18 March, 2008

VFS Demo Reel: Jason Findkey

I was involved with graduation portfolio reviews this week and had noticed a couple of things that I think any animation/design graduate should know about.

1) Include music in your demo reel to make it interesting. Music makes the presentation go quickly, without it, it seems to drag. These are industry professionals in the room and they have things to do. Therefore, adding music not only makes the time go by faster (for someone busy), but its also more interesting and engaging. The demo reel featured on this blog is by Jason Findkey, his demo reel is exceptional ways in which I will explain below. His music selection added to the look and feel of his presentation.

2) Only show your best work. I'd rather see a few fantastic examples (like 2 - 5), rather than 11 - 20 mediocre ones. If you use only a few excellent samples, be strategic in their placement, by showing them off well, and by putting some thought into the presentation design.
How do you do this?

3) Watch more demo reels. There are lots of outstanding demo reels that you can learn from. You can start by clicking the demo reel on this blog. Click it and see what else comes up on the side. When you watch them, look at how long they are, what they show and how they show it, timing, pacing, music selection and polish. One of the reasons why I like Jason's reel, is because it feels like a movie. He gradually draws us into his work through the music, logo intro and Hellboy silhouette which piques our interest from the beginning. Hey Jason, if you read this, nice work!

4) Know your audience. In our geographical area, its not unusual for gaming companies to sit in on these portfolio reviews, so early in your school career, you should see if you could create graphics that these gaming companies could use. Does it man you do graphic images of fruits or money? Maybe, but if you look at the variety of imagery these companies use, you'll see that subject matter range from characters (cartoon to realistic), typography, 3D and 2D vector based graphics. In all of these, a good sense of design is essential. How can they tell you have good design skills?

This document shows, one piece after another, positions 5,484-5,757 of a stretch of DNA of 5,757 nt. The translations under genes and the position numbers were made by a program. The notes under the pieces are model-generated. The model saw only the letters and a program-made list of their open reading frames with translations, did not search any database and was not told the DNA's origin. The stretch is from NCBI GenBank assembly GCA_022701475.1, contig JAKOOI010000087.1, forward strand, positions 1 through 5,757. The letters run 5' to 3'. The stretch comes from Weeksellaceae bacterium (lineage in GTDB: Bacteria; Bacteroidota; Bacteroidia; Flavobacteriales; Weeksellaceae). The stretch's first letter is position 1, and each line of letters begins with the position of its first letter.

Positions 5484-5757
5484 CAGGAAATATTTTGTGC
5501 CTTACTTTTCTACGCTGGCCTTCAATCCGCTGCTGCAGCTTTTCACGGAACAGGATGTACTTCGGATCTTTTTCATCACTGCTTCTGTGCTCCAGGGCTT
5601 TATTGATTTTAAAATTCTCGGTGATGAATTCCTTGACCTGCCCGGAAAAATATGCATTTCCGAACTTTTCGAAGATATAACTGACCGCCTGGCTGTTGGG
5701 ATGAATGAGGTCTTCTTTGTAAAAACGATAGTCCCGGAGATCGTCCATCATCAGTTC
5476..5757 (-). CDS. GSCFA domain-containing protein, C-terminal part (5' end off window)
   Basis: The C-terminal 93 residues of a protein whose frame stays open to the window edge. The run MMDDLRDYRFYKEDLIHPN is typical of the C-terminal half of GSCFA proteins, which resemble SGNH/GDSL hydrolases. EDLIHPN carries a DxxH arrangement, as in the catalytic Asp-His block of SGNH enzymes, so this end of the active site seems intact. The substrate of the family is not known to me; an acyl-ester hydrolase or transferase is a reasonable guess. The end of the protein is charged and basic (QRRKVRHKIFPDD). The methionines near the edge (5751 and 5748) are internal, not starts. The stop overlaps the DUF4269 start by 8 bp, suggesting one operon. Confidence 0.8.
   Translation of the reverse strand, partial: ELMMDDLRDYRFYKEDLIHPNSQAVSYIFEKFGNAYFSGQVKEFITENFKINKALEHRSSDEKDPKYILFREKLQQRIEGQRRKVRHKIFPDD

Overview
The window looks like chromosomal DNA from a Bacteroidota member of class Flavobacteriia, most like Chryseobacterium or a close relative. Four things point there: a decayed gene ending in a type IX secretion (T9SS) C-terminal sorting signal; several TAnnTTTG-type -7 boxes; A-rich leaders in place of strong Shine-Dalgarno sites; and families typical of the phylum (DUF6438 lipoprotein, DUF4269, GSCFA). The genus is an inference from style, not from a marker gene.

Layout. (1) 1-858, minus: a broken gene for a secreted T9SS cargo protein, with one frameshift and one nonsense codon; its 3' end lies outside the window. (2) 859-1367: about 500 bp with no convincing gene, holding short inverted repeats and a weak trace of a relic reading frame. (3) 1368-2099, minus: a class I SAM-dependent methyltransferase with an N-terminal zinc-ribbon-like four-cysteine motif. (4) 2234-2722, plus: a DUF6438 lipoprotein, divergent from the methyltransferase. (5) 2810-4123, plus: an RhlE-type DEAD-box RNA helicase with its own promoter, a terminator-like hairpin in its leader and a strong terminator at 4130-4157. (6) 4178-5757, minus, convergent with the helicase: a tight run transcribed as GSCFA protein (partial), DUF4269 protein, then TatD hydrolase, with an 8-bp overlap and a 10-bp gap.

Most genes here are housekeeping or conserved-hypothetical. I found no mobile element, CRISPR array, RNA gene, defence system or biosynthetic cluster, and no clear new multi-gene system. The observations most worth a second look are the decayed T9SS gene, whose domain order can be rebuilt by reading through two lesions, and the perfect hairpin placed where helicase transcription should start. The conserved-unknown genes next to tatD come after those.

5) Have a working website. Your site represents your design sensitivity and the type of work you are interested in. Many of the gaming companies present were not receptive to 3D modeling and texturing work, but were impressed with the graduate's website. Its a nice a little added touch that makes you look really good (provided that it works). If the site doesn't work, or isn't designed well, it will hurt you. So, be sure to test your site by having people you trust to test and comment on your site, and fix things before your site goes live.

6) Plan B. Have a contingency plan, a "Plan B" just in case your demo reel doesn't play. One thing you could do, is point people to your site. Be sure to test your site to see if your demo reels load. In using Quicktimes, I've noticed a slight delay. You may want to upload your video to Vimeo.com, get an embed code for your video and place this embed code on to an HTML page. This loads much faster, and you have the option to view your demo reels / videos in full screen.

7) Be Prepared. Before you leave the room, or before the meeting starts, check to see everything works. This means, if you are going to show your site, that you open your website in the browser window that is being projected at the front of the room.

8) "Damn" When I show the Jason Findkey demo reel to my classes, it is met with silence and often, I hear someone quietly say "Damn". One word says it all right? "This guys is really really good", his work is so outstanding, that we're left speechless. The scary party, is that this was his work coming right out of school. His work is interesting on many levels and the best part, is that he doesn't really show that much. So what are you gonna do when you apply for the same job as he does? Seems like an unfair question, but it happens all the time. Better yet, what if you were both hired, and both of you work on the same project?

What I want for you, is that when people see your work, that they are so impressed, it would be foolish to not hire you. You don't do this in 2 weeks. You have to keep working at it (whatever you do) and you have to get feedback. Following the tips above should prepare you to do battle in the field.

That's all for now. I'll add things to this as things come up as I feel it could help others.

Fire it Up!

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